During the early 18th century, Guria faced an increasing political and economic downfall due to the Ottoman encroachments as well as repeated occasions of civil strife. Attempts by the Gurian princes to enter into alliances with other Georgian rulers and Russia resulted in a series of Turkish punitive raids. By 1723, the Gurieli had lost Batumi and Chakvi to the Ottomans and the whole coastline of Guria had been garrisoned by the Turks. The Gurian support to the Russians during the Russo-Turkish War (1768–1774) caused a severe reaction from the Ottoman government. Kobuleti and the surrounding area were detached from Guria and subjected to Islamization, an apostasy being the surest way to escape slavery. The rest of Christian population had to move to safer regions of Georgia. This, combined with extensive slave trade and Turkish inroads, resulted in a virtual depopulation of several areas of Guria towards the late 18th century. The population of Guria was estimated by Güldenstädt at 5,000, and by Reineggs at 6,000 families in the 1770s.
Under Imperial Russia
The latter-day princes of Guria firmly chose a pro-Russian orientation. During the Russo-Turkish War (1806–1812), on June 19, 1810, Mamia V Gurieli (1803–26) accepted Russian suzerainty, receiving insignia of investiture from the Tsar. Guria joined the empire as an autonomous principality, retaining its self-governance and a local code. Very desirous of adopting European customs and habits, Mamia initiated a series of reforms and modernized administration, economy, and education. He remained loyal to the Russian crown even in 1820, when his uncle, Kaikhosro, joined the rebellion in Imereti and Guria, which broke out spontaneously in protest to the Russian mistreatment of Georgian church and heavy taxation. When Mamia died on October 26, 1826, his underage son, David succeeded him on the throne under the regency of Princess Dowager Sophia. Anxious to secure her autonomy from the Russian government, she sided with the Turks during the Russo-Turkish War (1828–1829). On September 2, 1829, the Russian authorities deposed David and forced Sophia into exile to Turkey. Guria was annexed to the Russian Empire, first under a provisional governance, and then, in 1840, as the Ozurgeti uyezd within the Kutais Governorate.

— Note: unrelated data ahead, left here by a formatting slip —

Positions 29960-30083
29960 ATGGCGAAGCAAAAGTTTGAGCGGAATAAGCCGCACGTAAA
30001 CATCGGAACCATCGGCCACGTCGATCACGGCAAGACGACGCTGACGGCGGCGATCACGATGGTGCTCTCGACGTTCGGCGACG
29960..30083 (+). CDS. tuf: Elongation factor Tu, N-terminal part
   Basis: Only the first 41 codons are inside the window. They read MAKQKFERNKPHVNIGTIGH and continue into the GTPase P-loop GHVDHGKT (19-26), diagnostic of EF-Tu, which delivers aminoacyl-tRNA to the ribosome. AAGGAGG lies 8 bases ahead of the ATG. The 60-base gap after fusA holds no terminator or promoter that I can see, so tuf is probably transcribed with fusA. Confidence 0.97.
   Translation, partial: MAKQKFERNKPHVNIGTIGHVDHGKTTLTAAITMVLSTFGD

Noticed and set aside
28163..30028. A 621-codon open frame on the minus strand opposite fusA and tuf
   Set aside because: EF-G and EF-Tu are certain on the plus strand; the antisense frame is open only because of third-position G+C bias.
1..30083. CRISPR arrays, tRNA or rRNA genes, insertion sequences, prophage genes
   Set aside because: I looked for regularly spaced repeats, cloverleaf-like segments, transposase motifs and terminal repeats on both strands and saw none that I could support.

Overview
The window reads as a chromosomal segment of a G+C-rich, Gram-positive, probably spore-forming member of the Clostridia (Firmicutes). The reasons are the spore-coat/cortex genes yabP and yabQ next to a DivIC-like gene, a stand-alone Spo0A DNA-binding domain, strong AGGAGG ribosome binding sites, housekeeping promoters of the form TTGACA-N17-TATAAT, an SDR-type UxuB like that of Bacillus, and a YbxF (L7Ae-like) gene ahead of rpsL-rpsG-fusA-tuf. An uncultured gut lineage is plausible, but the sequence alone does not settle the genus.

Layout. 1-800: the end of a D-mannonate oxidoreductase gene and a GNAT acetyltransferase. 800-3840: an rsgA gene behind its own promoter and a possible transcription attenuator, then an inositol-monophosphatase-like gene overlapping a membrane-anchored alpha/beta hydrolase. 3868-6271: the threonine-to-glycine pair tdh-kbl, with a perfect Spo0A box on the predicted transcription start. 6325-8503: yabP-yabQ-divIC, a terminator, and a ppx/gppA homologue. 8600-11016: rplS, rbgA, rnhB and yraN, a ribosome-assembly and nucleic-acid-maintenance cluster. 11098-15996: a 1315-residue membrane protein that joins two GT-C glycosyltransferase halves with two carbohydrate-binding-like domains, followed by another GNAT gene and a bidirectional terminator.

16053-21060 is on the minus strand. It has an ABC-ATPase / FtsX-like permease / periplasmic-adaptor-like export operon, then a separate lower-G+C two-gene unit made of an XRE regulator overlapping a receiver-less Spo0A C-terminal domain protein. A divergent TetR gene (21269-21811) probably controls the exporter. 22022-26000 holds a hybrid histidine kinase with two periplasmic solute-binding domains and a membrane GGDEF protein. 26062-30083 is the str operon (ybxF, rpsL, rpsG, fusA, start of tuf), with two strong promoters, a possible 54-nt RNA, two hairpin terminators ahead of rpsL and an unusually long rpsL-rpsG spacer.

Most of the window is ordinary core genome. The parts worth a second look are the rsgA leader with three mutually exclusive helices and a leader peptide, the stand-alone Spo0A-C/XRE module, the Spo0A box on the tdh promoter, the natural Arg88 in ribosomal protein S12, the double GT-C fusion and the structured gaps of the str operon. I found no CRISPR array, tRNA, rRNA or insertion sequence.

- Suny, Ronald Grigor (1994), The Making of the Georgian Nation: 2nd edition, p. 45. Indiana University Press, ISBN 0-253-20915-3
- Encyclopædia metropolitana, ed. by Edward Smedley, Hugh James Rose and Henry John Rose (1845), p. 532.
- Lang, David M. (1957), The Last Years of the Georgian Monarchy: 1658-1832, p. 52. New York: Columbia University Press
- Lang, David M. (1957), The Last Years of the Georgian Monarchy: 1658-1832, p. 56. New York: Columbia University Press
- (Georgian) "გურიის სამთავრო" (Principality of Guria). In: ქართული საბჭოთა ენციკლოპედია (Encyclopaedia Georgiana). Vol. 3: p. 314-5. Tbilisi, 1978.